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UPPER BODY and CORE Technique in cross country skiing has changed dramatically in the last 30 years and it’s far more upper-body focused than it used to be. When Kershaw is double poling in a flat-out classic sprint, the biggest muscles in his upper body — his abdominals and latissimus dorsi (lats) — are what matter most. “Your legs aren’t actually doing that much when you’re double poling. It’s probably 70 per cent upper body,” Kershaw says.
MIND To win a cross country race takes a mind that is as strong, if not stronger, than the body. “You have to learn to embrace the pain,” says Kershaw. He uses “mindfulness training” to learn to empty his mind of random thoughts — ‘my legs feel like lead,’ ‘I need eggs at the grocery store’ — so he can focus on what matters. “When your mind goes, it’s so hard to stay positive,” he says. “A great race is when I’m so in the moment all I’m thinking about is how can I be more efficient in this single moment and the moments add up. How can I glide that one inch further every stride or make sure I’m lowering my shoulders. “Of course there’s pain, but when you break it down into such manageable, process-orientated goals the pain seems to be a secondary thing until it’s over.”
DIET With a three-hour run in the morning and a two-hour bike or gym session in the afternoon, Kershaw doesn’t have to count calories. He just eats a healthy, well-balanced diet, that includes a palm-sized serving of a lean protein like wild salmon or turkey breast, complex carbohydrates and vegetables with every meal. “I love vegetables,” he says. “I’m a parent’s dream.” He starts the day with a bowl of oatmeal, two eggs and a bunch of vegetables. If he’s feeling fancy he’ll make a sautéed vegetable omelette. Staples for lunch and dinner include potatoes, brown rice, quinoa, wild rice, “and really good bread, dark bread, not white Wonder bread, ever.”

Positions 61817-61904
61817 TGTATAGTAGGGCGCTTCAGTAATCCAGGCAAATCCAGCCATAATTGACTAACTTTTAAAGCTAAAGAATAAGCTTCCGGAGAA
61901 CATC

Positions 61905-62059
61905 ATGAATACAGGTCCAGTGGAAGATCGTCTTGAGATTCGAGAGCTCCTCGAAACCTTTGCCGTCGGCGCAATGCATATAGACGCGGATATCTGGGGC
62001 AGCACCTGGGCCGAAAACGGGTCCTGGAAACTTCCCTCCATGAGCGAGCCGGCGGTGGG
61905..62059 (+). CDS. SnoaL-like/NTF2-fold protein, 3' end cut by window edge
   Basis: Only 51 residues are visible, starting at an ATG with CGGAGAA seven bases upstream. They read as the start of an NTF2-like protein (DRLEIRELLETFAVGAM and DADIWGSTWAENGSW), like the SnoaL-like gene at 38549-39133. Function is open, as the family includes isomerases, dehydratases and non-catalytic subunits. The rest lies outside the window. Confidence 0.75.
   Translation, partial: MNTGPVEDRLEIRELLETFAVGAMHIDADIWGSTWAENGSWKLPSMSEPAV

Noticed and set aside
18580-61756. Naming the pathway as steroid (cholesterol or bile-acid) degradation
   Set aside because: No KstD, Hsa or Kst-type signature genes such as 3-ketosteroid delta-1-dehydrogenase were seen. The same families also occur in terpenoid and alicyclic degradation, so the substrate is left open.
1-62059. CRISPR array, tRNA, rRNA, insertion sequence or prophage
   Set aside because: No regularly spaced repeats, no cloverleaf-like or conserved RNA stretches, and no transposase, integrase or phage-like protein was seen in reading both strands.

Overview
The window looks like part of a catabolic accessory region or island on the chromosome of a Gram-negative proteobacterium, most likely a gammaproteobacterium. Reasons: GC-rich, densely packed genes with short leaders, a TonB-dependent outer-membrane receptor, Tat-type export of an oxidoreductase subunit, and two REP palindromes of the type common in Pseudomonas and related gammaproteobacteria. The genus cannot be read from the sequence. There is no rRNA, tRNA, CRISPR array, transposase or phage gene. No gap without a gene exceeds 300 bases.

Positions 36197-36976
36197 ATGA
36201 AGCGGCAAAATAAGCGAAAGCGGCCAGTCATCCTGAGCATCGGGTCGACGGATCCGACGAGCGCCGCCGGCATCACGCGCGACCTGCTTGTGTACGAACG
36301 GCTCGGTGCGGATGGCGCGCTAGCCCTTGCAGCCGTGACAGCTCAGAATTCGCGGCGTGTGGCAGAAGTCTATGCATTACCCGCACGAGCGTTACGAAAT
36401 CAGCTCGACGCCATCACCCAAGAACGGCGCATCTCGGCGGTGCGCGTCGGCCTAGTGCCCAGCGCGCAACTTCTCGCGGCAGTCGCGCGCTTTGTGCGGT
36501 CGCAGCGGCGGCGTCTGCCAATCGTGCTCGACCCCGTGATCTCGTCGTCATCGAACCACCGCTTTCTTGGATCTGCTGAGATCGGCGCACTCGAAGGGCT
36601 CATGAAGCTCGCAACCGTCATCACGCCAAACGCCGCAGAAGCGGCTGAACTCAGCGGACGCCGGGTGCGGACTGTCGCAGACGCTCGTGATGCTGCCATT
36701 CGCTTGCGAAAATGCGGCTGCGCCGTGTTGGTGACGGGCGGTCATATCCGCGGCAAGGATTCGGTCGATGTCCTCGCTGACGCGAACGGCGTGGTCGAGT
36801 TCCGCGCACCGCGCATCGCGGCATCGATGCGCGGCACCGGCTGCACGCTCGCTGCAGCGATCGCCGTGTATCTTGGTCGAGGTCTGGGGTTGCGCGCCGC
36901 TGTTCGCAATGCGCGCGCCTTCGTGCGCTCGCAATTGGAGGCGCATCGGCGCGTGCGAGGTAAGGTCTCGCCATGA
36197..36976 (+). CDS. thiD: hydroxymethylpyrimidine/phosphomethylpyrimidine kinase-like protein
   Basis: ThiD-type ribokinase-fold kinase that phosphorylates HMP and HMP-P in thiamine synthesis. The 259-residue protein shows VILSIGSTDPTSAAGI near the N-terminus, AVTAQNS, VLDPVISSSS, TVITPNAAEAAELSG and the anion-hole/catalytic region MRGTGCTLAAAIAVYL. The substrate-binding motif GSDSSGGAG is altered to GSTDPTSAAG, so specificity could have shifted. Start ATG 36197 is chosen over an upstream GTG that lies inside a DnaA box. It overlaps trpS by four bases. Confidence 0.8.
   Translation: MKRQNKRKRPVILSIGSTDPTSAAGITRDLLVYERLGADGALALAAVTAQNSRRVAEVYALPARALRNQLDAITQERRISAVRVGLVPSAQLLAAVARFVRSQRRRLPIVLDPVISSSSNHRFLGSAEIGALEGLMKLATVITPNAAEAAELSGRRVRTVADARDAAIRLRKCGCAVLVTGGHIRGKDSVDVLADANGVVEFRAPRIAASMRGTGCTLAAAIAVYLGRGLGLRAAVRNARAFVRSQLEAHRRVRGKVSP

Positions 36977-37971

HEART and LUNGS “No cross country skier is going to get anywhere without a big set of lungs and big heart pumping a lot of blood and oxygen to all the muscles working overtime to propel you over the snow,” says Kershaw. His VO2 max — a measure of the body’s ability to transport and use oxygen — has tested over 80. That’s about double what the average non-athlete musters.
LEGS and GLUTES Cross country skiing is all about efficiency, so Kershaw wants to use his biggest muscles as much as he can. That’s his quads and glutes. From May to November, Kershaw is in the gym twice a week building up those muscles. He does squats on a box (to remove the temptation to cheat by not going down the full 90 degrees) hurdle hops and Olympic weight lifting. But weight training is a balancing act for the five-foot-eight, 160 pound athlete. Bigger muscles aren’t better muscles. Kershaw needs endurance and the ability to race up steep hills in races, he can’t do that with speed skating-sized thighs. “It’s about having the strongest legs without having your legs get so massive and heavy that you’ve got to lug them around.”
SKIS and WAX Cross country skiing is art as well as science. “It’s not like running, where I can go out and do six 1-mile repeats and know exactly how fast or good I am.” Ever changing snow conditions — it could be sunny at the start of a race and raining by the end — requires choosing correctly between as many as 60 pairs of skis and a myriad wax options. That takes an expert ski waxer with a sixth sense about the weather. “If we get it right we can improve the result 3 to 5 per cent,” says Sacha Bergeron, who prepares skis for some of Canada’s national team athletes. “If we miss it, we miss it by 100 per cent. Even the best racer in the world with the wrong wax can’t do anything.”